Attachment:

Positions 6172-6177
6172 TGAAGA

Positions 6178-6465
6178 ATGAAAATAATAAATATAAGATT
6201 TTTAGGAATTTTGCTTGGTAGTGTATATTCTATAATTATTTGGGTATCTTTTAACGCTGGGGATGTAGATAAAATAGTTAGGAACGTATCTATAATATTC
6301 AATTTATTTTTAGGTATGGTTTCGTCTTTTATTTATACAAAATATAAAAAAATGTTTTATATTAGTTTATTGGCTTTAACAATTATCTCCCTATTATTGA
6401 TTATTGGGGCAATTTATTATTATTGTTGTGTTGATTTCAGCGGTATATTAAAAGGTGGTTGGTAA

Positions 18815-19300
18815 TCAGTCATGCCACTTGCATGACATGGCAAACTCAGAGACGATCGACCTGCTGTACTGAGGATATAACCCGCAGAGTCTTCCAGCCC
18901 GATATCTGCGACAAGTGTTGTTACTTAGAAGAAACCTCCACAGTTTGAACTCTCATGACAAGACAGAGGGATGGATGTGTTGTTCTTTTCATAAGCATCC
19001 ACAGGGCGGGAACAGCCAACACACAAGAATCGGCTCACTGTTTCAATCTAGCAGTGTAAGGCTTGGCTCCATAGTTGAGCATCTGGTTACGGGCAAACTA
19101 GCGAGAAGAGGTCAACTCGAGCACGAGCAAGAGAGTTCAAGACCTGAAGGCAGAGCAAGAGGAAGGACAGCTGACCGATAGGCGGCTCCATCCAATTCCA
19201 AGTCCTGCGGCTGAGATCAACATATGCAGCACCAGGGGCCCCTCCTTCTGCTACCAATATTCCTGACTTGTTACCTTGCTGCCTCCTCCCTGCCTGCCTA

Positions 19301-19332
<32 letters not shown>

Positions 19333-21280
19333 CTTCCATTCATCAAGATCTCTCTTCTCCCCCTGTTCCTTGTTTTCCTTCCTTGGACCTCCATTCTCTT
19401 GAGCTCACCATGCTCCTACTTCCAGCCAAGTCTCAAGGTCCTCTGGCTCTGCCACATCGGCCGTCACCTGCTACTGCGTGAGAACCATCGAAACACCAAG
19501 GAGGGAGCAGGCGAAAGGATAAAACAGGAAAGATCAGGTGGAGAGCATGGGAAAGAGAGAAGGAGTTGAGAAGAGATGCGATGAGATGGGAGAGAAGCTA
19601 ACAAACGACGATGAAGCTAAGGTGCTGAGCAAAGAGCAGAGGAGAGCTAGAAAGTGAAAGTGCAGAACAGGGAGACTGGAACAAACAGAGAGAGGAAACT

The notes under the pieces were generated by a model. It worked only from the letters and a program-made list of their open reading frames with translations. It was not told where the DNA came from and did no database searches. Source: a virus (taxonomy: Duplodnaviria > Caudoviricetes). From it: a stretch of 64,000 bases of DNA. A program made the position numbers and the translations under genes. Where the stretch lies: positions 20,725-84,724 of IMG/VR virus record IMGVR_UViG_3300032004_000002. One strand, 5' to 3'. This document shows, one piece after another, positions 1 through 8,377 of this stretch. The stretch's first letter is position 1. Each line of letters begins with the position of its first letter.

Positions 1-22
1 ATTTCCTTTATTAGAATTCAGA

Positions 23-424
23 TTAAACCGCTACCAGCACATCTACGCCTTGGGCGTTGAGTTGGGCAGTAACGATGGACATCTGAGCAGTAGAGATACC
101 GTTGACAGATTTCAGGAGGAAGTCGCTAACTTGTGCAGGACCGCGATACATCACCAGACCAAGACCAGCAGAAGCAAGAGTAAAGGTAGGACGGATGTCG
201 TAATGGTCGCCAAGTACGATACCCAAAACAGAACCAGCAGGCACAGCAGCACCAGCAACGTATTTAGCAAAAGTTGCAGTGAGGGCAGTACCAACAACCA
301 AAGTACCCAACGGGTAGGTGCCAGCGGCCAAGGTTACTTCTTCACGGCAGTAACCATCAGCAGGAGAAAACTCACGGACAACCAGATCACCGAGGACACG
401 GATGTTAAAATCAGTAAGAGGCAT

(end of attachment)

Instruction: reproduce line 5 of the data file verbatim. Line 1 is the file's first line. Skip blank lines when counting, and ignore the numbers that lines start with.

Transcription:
6201 TTTAGGAATTTTGCTTGGTAGTGTATATTCTATAATTATTTGGGTATCTTTTAACGCTGGGGATGTAGATAAAATAGTTAGGAACGTATCTATAATATTC